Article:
Machine learning is eating the world right now. Everyone and their mother are learning about machine learning models, classification, neural networks, and Andrew Ng. You’ve decided you want to be a part of it, but where to start?
In this article we’ll cover some important characteristics of Python and why it’s great for machine learning. We’ll also cover some of the most important libraries it has for ML, and if it piques your interest, some places where you can learn more.
Python is a great choice for machine learning for several reasons. First and foremost, it’s a simple language on the surface; even if you’re not familiar with Python, getting up to speed is very quick if you’ve ever used any other language with C-like syntax (i.e. every language out there). Second, Python has a great community, which results in good documentation and friendly, comprehensive answers in StackOverflow (fundamental!). Third, also stemming from the great community, there are plenty of useful libraries for Python (both as "batteries included" and third party), which solve basically any problem that you can have (including machine learning).
Yeah and it’s true. Python isn’t the fastest language out there: all those handy abstractions come at a cost.
But here’s the trick: libraries can and do offload the expensive calculations to the much more performant (but harder to use) C and C++. For instance, there’s NumPy, which is a library for numerical computation. It’s written in C, and it’s fast. Practically every library out there that involves intensive calculations uses it — almost all the libraries listed next use it in some form. So if you read NumPy, think fast.
Therefore, you can make your scripts run basically as fast as straight up writing them in a lower level language. So there’s really nothing to worry about when it comes to speed.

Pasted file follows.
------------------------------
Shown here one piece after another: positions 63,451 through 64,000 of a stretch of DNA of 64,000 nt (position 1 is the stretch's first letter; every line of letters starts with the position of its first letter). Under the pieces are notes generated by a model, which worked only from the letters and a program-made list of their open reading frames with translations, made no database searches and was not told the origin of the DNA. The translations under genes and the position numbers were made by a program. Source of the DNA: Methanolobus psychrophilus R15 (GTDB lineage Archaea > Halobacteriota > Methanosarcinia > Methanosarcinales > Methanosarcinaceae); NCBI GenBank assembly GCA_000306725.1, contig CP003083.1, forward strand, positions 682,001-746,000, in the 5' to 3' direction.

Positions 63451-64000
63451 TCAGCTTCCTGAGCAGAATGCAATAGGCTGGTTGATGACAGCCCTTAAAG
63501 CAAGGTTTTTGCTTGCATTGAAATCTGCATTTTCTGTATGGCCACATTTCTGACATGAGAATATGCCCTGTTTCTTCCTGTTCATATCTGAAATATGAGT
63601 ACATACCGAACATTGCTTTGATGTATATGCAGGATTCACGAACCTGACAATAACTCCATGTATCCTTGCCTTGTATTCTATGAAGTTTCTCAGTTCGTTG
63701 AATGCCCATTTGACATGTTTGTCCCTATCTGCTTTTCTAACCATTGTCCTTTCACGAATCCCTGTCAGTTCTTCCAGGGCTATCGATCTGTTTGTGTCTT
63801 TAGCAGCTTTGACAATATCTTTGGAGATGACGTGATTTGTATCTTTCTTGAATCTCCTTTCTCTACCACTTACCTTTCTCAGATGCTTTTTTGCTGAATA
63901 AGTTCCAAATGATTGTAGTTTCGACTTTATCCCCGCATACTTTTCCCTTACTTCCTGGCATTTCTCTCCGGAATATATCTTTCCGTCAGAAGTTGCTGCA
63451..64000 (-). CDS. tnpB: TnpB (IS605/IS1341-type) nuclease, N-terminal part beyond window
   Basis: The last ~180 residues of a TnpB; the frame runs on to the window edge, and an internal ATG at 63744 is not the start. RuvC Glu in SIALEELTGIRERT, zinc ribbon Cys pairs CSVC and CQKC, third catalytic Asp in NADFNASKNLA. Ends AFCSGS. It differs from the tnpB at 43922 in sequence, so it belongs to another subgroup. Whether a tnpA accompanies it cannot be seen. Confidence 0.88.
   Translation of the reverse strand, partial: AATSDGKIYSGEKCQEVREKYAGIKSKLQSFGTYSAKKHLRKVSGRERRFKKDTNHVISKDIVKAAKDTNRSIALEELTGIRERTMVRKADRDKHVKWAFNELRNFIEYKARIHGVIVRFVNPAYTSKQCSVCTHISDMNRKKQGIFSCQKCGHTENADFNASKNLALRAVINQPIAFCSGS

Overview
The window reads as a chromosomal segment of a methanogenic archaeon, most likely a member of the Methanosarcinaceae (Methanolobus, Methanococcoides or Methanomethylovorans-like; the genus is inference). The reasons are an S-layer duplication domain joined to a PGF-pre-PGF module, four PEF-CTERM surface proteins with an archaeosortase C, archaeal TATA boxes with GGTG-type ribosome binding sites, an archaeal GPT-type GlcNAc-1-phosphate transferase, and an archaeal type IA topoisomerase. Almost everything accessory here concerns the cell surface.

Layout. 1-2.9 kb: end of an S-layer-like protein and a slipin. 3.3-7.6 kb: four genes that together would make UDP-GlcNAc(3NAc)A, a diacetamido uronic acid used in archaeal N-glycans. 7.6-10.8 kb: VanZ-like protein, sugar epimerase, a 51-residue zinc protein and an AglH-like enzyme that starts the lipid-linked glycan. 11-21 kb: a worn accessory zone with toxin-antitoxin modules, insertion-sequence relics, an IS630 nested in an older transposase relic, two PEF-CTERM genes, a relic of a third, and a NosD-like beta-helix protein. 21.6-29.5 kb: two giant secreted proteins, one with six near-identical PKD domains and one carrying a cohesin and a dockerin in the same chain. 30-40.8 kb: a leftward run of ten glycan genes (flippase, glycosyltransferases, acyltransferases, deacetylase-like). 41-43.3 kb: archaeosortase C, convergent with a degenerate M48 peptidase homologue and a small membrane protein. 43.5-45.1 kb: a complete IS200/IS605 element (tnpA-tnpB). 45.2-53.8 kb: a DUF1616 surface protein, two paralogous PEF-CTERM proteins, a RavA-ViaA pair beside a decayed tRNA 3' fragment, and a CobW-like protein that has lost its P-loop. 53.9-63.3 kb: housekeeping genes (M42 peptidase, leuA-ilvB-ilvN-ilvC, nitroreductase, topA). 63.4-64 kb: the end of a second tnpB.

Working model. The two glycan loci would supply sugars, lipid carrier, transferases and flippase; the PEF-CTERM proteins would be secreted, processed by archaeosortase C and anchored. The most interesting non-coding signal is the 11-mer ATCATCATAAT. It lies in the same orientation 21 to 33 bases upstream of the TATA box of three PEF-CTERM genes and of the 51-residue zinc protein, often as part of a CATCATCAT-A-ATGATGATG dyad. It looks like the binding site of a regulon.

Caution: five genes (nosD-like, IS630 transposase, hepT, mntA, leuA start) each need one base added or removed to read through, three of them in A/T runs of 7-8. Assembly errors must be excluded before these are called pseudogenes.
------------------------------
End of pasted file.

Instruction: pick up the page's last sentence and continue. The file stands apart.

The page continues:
Are you starting out in machine learning? Want something that covers everything from feature engineering to training and testing a model? Look no further than scikit-learn! This fantastic piece of free software provides every tool necessary for machine learning and data mining. It’s the de facto standard library for machine learning in Python, recommended for most of the 'old' ML algorithms.
This library does both classification and regression, supporting basically every algorithm out there (support vector machines, random forest, naive bayes, and so on). It’s built in such a way that allows easy switching of algorithms, so experimentation is easy. These ‘older’ algorithms are surprisingly resilient and work very well in a lot of cases.
But that’s not all! Scikit-learn also does dimensionality reduction, clustering, you name it. It’s also blazingly fast since it runs on NumPy and SciPy (meaning that all the heavy number crunching is run on C instead of Python).
While not a machine learning library per se, NLTK is a must when working with natural language processing (NLP). It comes with a bundle of datasets and other lexical resources (useful for training models) in addition to libraries for working with text — for functions such as classification, tokenization, stemming, tagging, parsing and more.
The usefulness of having all of this stuff neatly packaged can’t be overstated. So if you are interested in NLP, check out some tutorials!
Used widely in research and academia, Theano is the grandfather of all deep learning frameworks. Written in Python, it’s tightly integrated with NumPy. Theano allows you to create neural networks, which are represented as mathematical expressions with multi-dimensional arrays. Theano handles this for you so you don’t have to worry about the actual implementation of the math involved.
It supports offloading calculations to the much faster GPU, which is a feature that everyone supports today, but back when they introduced it this wasn’t the case. The library is very mature at this point and supports a very wide range of operations, which is a great plus when it comes to comparing it with other similar libraries.
The biggest complaint out there is that the API may be unwieldy for some, making the library hard to use for beginners. However, there are wrappers that ease the pain and make working with Theano simple, such as Keras, Blocks and Lasagne.
Interested in learning about Theano? Check out this Jupyter Notebook tutorial.
The Google Brain team created TensorFlow for internal use in machine learning applications, and open sourced it in late 2015. They wanted something that could replace their older, closed source machine learning framework, DistBelief, which they said wasn’t flexible enough and too tightly coupled to their infrastructure to be shared with other researchers around the world.